NEW ORLEANS, LA (WVUE) - As flood victims in Louisiana begin the difficult process of rebuilding their lives, a Tulane mosquito expert warns they should also protect themselves against mosquitoes.
But, she says the West Nile Virus is more of a concern than Zika for areas of the state that flooded because those areas don't have the mosquito species that can spread Zika.
"Flood waters are more conducive to breeding the kinds of mosquitoes that transmit West Nile, and there is evidence of West Nile activity from mosquitoes in the areas of flooding in Louisiana, Baton Rouge and nearby areas," said Tulane University Associate Professor of Tropical Medicine Dawn Wesson.
But,recent rain in the New Orleans area concerns Wesson.
"Zika, more of a concern in the New Orleans area," she said. "We don't have any cases as far as we know, locally transmitted, but certainly our mosquitoes are active right now and we've seen some imported cases here. The risk has increased to some extent just because the mosquitoes are being continuously produced in any containers that are holding water, and the constant rain doesn't allow those containers to dry out so, we've probably had some extra mosquito production in New Orleans as a result of that."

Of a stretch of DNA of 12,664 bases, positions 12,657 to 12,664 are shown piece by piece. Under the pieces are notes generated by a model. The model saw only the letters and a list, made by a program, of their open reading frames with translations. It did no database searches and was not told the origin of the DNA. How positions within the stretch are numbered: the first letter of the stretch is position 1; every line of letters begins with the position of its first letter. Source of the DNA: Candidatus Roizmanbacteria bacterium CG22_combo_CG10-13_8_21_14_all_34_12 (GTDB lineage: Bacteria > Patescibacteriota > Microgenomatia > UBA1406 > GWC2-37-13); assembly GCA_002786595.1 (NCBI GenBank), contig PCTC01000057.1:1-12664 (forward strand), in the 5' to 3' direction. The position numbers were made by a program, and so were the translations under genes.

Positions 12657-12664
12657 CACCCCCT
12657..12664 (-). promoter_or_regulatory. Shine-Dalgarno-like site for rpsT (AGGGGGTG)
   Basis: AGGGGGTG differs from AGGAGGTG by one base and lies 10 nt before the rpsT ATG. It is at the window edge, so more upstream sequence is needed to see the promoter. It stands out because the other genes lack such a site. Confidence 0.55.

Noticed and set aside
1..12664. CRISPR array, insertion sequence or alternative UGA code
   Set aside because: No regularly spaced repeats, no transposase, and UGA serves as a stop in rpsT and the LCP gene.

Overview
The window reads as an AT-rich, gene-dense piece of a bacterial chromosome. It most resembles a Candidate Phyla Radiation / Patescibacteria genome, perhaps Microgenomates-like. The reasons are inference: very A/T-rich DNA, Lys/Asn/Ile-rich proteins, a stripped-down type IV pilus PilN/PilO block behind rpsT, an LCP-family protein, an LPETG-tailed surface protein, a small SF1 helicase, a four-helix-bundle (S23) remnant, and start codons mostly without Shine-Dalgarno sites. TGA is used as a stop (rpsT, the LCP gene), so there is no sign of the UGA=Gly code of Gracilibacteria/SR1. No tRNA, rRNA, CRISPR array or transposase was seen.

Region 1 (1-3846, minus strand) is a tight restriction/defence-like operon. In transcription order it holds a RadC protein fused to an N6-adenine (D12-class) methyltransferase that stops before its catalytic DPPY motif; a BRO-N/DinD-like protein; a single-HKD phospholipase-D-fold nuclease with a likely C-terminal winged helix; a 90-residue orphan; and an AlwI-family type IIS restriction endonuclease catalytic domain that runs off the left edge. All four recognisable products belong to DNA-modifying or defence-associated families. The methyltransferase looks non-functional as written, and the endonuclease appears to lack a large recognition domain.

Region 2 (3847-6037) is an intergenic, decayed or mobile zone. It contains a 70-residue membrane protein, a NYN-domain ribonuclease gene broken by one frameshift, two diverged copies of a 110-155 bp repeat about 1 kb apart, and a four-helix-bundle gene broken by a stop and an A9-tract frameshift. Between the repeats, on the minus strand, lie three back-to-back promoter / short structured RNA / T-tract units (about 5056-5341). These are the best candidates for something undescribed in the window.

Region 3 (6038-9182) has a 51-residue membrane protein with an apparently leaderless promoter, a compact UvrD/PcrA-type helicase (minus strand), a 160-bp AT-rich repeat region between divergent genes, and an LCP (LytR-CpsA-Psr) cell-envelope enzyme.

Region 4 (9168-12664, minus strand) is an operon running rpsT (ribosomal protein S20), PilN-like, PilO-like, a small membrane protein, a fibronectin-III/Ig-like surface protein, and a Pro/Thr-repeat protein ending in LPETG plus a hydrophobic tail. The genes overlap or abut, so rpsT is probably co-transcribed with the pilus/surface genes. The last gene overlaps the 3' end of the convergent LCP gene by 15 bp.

There have been no locally transmitted cases of Zika in Louisiana, but there have been 25 travel-related cases. And, Dr. Frank Welch with the Louisiana Department of Health says that's just the tip of the iceberg when you consider that four out of five people who contract the virus don't even know they have it. He says the state has asked the CDC for help fighting Zika in the parishes around Lake Pontchartrain that have the mosquitoes that can spread the disease.
"The state has requested assistance from the CDC specifically for this effort, meaning can we get both boots on the ground and technical assistance," Welch said. "While the state is mostly focusing on the flooded area, we need help to keep our vigilance on Zika in the five parishes southeast of Lake Pontchartrain to make sure we don't lose focus on Zika during this most critical time."
Wesson believes it's just a matter of time before mosquitoes here start spreading Zika. That's why she says it's more important than ever that you wear repellent and make sure you don't have any standing water around your home.
"This is probably the highest potential for risk for Zika introduction and transmission of the season, this is the peak of mosquito production especially with all that recent rain," said Wesson.
Wesson says it's also very important that people living in flooded areas of the state wear repellent as they're cleaning their houses. After Katrina, she says we saw an increase in West Nile cases because of extra mosquito production and people were exposed to more mosquitoes as they were fixing up their homes.